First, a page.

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Is predicting human behavior inherently paradoxical? August 7, 2010

Posted by Ezra Resnick in Computer science, Game theory, Puzzles.
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Suppose that someone has a method for predicting how people will behave in certain controlled situations. We need not assume perfect clairvoyance; let’s say that past performance has shown the method to be 90% accurate. The predictor invites you into a room where you are presented with two closed boxes, marked A and B. The rules are as follows: you may either take both boxes, or take box B only. Box A definitely contains $1000; the contents of box B, however, depend on the prediction that was made (in advance) by the predictor. If he predicted that you would take both boxes, box B was left empty. If, however, he predicted that you would take only box B, $1 million were placed inside it.

This is called Newcomb’s paradox, created by the theoretical physicist William Newcomb in 1960. Why is it a paradox? At first glance, it seems obvious that you should take both boxes. Regardless of the contents of box B, taking both boxes always gives you an extra $1000! This is the principle of dominance in game theory, and it is difficult to dispute. However, an equally well-founded principle is that of expected utility: when you know the probabilities of the various outcomes, you should attempt to maximize your expected winnings. If you take both boxes, there is a 90% chance you will end up with $1000 (the predictor was right and so box B is empty), and a 10% chance of ending up with $1,001,000 (the predictor was wrong). So the expected utility when taking both boxes is $101,000. On the other hand, if you take box B only, there is a 90% chance of getting $1 million, and a 10% chance of getting nothing, so the expected utility is $900,000! It seems you should take only box B, then. But isn’t it irrational to leave behind the guaranteed $1000 in box A? And round and round we go…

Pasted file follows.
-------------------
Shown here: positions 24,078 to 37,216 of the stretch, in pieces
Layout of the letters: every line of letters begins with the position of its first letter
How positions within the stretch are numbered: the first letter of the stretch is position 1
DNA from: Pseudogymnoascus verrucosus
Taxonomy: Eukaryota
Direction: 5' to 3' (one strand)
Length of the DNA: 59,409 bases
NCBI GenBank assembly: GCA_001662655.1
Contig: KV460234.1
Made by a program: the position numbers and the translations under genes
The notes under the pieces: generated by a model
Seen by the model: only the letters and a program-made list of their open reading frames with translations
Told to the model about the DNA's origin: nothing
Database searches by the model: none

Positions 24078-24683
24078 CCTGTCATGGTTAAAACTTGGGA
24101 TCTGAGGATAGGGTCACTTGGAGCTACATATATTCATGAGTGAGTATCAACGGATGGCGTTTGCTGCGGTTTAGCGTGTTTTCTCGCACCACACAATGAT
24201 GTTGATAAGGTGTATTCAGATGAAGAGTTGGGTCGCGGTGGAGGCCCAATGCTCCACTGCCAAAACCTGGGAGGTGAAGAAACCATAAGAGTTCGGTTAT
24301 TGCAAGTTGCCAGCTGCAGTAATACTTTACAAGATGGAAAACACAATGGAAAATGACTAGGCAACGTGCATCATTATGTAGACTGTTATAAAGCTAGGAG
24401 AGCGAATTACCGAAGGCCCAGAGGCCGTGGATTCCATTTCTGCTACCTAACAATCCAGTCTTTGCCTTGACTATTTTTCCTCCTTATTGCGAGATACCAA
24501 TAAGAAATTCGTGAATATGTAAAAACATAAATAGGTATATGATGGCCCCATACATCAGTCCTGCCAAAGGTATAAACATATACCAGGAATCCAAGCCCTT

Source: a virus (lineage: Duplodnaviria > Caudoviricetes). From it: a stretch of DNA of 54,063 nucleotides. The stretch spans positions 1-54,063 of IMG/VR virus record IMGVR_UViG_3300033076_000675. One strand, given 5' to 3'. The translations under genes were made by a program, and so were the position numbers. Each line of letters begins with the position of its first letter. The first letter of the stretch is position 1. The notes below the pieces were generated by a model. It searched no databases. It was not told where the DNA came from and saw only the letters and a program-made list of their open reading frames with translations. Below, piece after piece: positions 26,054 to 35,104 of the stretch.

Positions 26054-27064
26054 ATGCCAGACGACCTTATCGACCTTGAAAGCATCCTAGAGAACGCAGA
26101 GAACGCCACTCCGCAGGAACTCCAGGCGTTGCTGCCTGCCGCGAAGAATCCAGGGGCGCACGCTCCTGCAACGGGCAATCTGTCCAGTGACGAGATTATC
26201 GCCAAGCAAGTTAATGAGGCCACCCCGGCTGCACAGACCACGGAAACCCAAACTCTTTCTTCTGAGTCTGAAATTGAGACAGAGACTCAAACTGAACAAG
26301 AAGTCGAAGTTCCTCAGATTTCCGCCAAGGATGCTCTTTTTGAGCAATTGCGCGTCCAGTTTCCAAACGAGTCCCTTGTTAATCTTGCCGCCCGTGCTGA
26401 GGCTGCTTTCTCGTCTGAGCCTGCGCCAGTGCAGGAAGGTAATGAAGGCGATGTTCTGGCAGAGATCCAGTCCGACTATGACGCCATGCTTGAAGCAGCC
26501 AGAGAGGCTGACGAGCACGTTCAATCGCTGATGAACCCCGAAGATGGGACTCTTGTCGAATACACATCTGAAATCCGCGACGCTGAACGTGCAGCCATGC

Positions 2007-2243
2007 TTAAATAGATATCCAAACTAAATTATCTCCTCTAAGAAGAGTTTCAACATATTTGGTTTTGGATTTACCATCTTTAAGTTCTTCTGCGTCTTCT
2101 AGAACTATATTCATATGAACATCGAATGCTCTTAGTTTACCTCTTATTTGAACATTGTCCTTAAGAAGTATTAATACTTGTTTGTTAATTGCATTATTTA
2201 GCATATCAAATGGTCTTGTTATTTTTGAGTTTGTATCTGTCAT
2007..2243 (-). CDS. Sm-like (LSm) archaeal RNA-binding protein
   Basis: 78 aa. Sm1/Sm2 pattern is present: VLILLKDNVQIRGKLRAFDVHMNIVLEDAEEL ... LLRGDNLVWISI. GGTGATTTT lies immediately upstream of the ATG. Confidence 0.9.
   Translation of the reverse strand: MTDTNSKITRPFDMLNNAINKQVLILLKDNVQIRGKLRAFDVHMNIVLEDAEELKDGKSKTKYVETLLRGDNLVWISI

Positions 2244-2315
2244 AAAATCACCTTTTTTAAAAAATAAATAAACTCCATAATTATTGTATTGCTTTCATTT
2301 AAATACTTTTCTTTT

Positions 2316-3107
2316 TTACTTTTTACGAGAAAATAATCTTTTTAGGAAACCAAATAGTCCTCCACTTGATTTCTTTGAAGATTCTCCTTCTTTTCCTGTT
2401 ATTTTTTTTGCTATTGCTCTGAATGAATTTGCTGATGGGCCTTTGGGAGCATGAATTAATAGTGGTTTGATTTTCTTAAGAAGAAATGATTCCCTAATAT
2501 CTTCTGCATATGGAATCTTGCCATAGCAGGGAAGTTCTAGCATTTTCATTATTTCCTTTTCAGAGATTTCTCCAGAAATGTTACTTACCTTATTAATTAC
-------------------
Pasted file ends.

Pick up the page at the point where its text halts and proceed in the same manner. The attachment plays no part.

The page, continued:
As is often the case, the root of the paradox is self-reference. (Is the sentence “this sentence is false” true or false?) In Newcomb’s paradox, the subject knows his actions have been predicted, and this knowledge influences his decision. Therefore, the predictor must take his own prediction into account when making his prediction. In other words, if the predictor wishes to create a computer model which will simulate the subject’s decision-making process, the model must include a model of the computer itself — it must predict its own prediction, implying an infinite regress which cannot be achieved by any finite computer. This inherent limitation is reminiscent of Rice’s theorem in computability theory: it is impossible to write a computer program that can determine whether any given computer program has some nontrivial property (such as the well-known undecidable “halting problem”).

It is tempting to dismiss Newcomb’s paradox as logically impossible, under the assumption that we can never predict with any accuracy the behavior of a person who knows that his actions have been predicted. (Asimov’s Foundation introduces “psychohistory” as a branch of mathematics which can predict the large-scale actions of human conglomerates, but only under the assumption that “the human conglomerate be itself unaware of psychohistorical analysis.”) Nevertheless,¬†William Poundstone (in Labyrinths of Reason) describes a way of conducting Newcomb’s experiment that doesn’t require a computer model to model itself. It does, however, require a matter scanner. We would use the scanner to create an exact copy of the entire setting, atom by atom — two rooms, two sets of boxes, two subjects. (Neither subject knows whether he is the “real” subject or the clone.) We would then use the actual decision made by the first subject as our prediction for the behavior of the second subject.

So what would you choose? Box B, or both boxes?

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